shader->setMat4("transform", trans);
        shader->setVec4("color", color.asVec4());
        shader->setMat4("view", Camera::getLookMat());
    }

    glBindBuffer(GL_ARRAY_BUFFER, vbo);
    glBufferSubData(GL_ARRAY_BUFFER, 0, sizeof(vertices), vertices);
    glBindBuffer(GL_ARRAY_BUFFER, 0);

    tex->bind();

    glBindBuffer(GL_ELEMENT_ARRAY_BUFFER, ebo);
    glDrawElements(GL_TRIANGLES, 6, GL_UNSIGNED_INT, 0);
}

void Sprite::glInit() {
    // GL initialization
    // Buffers
    glGenBuffers(1, &ebo);
    glBindBuffer(GL_ELEMENT_ARRAY_BUFFER, ebo);
    glBufferData(GL_ELEMENT_ARRAY_BUFFER, sizeof(indicies), indicies, GL_STATIC_DRAW);

    glGenVertexArrays(1, &vao);
    glBindVertexArray(vao);

    glGenBuffers(1, &vbo);
    glBindBuffer(GL_ARRAY_BUFFER, vbo);
    glBufferData(GL_ARRAY_BUFFER, sizeof(vertices), vertices, GL_STATIC_DRAW);

    // Verticies
    glVertexAttribPointer(0, 3, GL_FLOAT, GL_FALSE, 5 * FLOAT_SIZE, (void*)0);
    glEnableVertexAttribArray(0);

    glVertexAttribPointer(1, 2, GL_FLOAT, GL_FALSE, 5 * FLOAT_SIZE, (void*)(3 * FLOAT_SIZE));
    glEnableVertexAttribArray(1);
}

Here's the header:

class Sprite : public Object{
public:
    Sprite(std::shared_ptr<Texture> texture, std::shared_ptr<Shader> shader = nullptr);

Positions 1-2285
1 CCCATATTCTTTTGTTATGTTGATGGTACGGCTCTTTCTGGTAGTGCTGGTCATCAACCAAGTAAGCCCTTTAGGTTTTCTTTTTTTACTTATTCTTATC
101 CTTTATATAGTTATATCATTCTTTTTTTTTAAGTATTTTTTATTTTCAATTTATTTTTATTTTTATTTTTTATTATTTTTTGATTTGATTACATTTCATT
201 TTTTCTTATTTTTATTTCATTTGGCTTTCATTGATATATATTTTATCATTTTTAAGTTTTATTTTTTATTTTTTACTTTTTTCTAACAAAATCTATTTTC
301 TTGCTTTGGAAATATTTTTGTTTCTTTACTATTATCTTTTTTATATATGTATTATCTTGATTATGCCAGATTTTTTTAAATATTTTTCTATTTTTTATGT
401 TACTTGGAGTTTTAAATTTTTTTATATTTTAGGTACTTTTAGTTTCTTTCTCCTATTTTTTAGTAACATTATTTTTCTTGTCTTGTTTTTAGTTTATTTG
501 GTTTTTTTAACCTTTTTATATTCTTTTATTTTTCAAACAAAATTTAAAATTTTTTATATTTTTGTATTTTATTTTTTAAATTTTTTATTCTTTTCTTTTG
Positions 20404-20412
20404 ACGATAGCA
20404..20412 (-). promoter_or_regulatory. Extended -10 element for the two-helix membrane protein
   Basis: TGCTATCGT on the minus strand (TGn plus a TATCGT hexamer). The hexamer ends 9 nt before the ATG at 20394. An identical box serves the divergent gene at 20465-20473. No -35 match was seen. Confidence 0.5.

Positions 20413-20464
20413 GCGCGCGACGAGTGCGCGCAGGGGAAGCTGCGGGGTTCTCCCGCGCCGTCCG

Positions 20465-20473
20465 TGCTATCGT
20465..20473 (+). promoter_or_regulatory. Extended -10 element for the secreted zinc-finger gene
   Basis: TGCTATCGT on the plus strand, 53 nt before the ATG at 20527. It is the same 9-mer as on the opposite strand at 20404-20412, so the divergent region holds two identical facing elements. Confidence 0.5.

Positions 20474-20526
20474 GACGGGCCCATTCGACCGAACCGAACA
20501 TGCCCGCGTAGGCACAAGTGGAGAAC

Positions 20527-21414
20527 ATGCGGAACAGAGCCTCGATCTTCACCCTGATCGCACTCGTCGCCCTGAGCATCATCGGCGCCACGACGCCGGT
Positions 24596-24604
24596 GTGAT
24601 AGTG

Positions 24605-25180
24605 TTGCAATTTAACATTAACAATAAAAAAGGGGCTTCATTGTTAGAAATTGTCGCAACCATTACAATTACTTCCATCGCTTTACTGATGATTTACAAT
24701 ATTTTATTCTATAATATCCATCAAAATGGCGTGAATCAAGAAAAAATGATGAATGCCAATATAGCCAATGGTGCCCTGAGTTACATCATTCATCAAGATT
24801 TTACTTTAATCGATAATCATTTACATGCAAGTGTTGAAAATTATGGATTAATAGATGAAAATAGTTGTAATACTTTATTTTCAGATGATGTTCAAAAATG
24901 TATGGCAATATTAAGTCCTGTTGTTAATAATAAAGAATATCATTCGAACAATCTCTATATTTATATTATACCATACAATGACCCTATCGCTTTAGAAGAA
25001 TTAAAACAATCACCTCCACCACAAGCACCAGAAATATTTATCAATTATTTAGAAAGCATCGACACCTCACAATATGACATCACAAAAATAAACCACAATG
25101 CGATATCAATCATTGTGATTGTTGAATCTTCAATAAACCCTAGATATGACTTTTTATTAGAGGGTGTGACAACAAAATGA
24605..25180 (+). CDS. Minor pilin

Sprite(const std::string& path, std::shared_ptr<Shader> shader = nullptr);

    ~Sprite();

    void setColor(RGBA color);

    inline RGBA getColor() const { return color; };

    virtual void render();

    inline std::weak_ptr<Texture> getTexture() const { return tex; };

protected:
    // Pointers for texture and shader (if initialized)
    std::shared_ptr<Texture> tex;
    std::shared_ptr<Shader> shader;

    GLuint vbo = 0, vao = 0, ebo = 0;

    RGBA color;

    float vertices[20] = {
          // positions         // texture coords
          0.5f,  0.5f, 0.0f,   1.0f, 1.0f, // top right
          0.5f, -0.5f, 0.0f,   1.0f, 0.0f, // bottom right
         -0.5f, -0.5f, 0.0f,   0.0f, 0.0f, // bottom left